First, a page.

Serial entrepreneur strikes again with Mangrove

* An interview with Mangrove Systems CEO Jonathan Reeves

Not satisfied with starting up and selling off two earlier carrier equipment companies for a combined $4 billion, Jonathan Reeves is back for thirds.

Reeves, who sold Sahara to Cascade in 1997 for $212 million and Sirocco to Sycamore in 2000 for $3.8 billion-plus, marks his return to the start-up game with a company called Mangrove Systems. The outfit is concentrating on the next generation SONET/SDH equipment market.

"I like to be there when something new is happening," says Reeves, Mangrove's CEO and co-founder. "For years, SONET was declared dead as an industry but next generation SONET really changes the game."

The company recently attracted $20 million in first-round funding from Bessemer Venture Partners, Columbia Capital, Highland Capital Partners and Silicon Valley Bank Investments.

Launched in mid-2002, Mangrove is early on in its development. The company, named after a tropical tree whose complex root system Reeves says is symbolic of how networking is evolving, is building switches for carrier metro networks and complementary multiplexers for enterprise nets.

Among the technology being used by Mangrove is intellectual property snapped up from Gotham Networks, a multiservice edge switch company that shut its doors last year and that Reeves says had been doing advanced network processor work.  A number of Gotham employees are among Mangrove's workforce, now at 28 people.

Mangrove's products, Reeves says, are intended to exploit what he anticipates will be a big move by carriers to a next generation SONET/SDH system that can more efficiently handle different traffic types, such as Ethernet and storage-area networks. Reeves says he is already seeing an uptick in carrier requests for information related to next generation SONET.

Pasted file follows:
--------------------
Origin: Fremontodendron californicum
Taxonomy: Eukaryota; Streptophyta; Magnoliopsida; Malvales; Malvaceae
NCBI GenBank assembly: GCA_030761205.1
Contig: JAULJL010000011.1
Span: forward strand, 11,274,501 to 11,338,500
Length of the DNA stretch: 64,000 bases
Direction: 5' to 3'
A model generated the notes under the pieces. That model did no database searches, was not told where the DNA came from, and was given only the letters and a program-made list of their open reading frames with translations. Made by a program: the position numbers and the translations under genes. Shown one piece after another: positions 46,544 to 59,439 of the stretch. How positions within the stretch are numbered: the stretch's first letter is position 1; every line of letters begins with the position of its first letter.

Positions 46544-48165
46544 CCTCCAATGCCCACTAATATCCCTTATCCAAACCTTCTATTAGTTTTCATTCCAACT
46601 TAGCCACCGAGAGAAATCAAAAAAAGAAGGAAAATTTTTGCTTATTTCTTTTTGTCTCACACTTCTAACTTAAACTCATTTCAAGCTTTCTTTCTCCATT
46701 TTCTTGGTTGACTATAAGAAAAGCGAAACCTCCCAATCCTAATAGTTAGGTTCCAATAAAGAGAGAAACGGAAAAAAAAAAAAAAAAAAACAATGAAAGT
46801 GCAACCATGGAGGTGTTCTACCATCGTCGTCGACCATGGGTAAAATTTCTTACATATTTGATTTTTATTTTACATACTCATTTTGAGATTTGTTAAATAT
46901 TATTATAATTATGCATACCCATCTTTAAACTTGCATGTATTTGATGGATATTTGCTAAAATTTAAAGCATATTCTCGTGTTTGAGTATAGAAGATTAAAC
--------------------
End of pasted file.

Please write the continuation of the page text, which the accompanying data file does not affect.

Among the key technologies making up next generation SONET is generic framing procedure (GFP), which standardizes the way various data protocols are encapsulated in SONET or SDH nets. Reeves refers to Mangrove's main product as "a new class of device called a GFP switch." The switch also takes advantage of other next generation SONET technologies: virtual concatenation, which allows carriers to build pipe sizes arbitrarily to accommodate different traffic types; and link capacity adjustment scheme (LCAS), which allows for dynamic resizing of those pipes.

Reeves says a slew of companies are readying GFP chips that should help move the GFP market along. He says he is not aware of other vendors building GFP switches, but they are readying GFP muxes. He says established carrier equipment companies will likely make GFP cards for their add-drop muxes and cross-connects.

"We foresee a lot of GFP mapping devices at the edge of the network and we think as this evolves there will be an increasing need for switching gear to handle the traffic," Reeves says.

Enterprises could benefit from GFP devices from Mangrove and others, Reeves says, in that they could help enable greater availability of Ethernet and SAN services.

   Sean Dalton, a general partner at Highland Capital in Lexington, Mass., and member of Mangrove's board, says Highland validated Mangrove's business plan with carriers and competing equipment makers.

"Carriers could get a greater level of QoS and more efficient use of their infrastructure, and that could ultimately lead to lower prices for customers," he says.

"The grand problem for carriers has been how to create new revenue without massive investment," Dalton says. "In the past, to get $1 in new revenue, they had to pay $1 in the core and $1 on access."

 Mangrove's technology will enable carriers to upgrade the edge or access portions of their networks without upgrading the core, where there is already plenty of capacity, he says.

Mangrove is looking to get its first products into field trials early next year. The company is targeting all types of carriers, including RBOCs, IXCs and cable companies.

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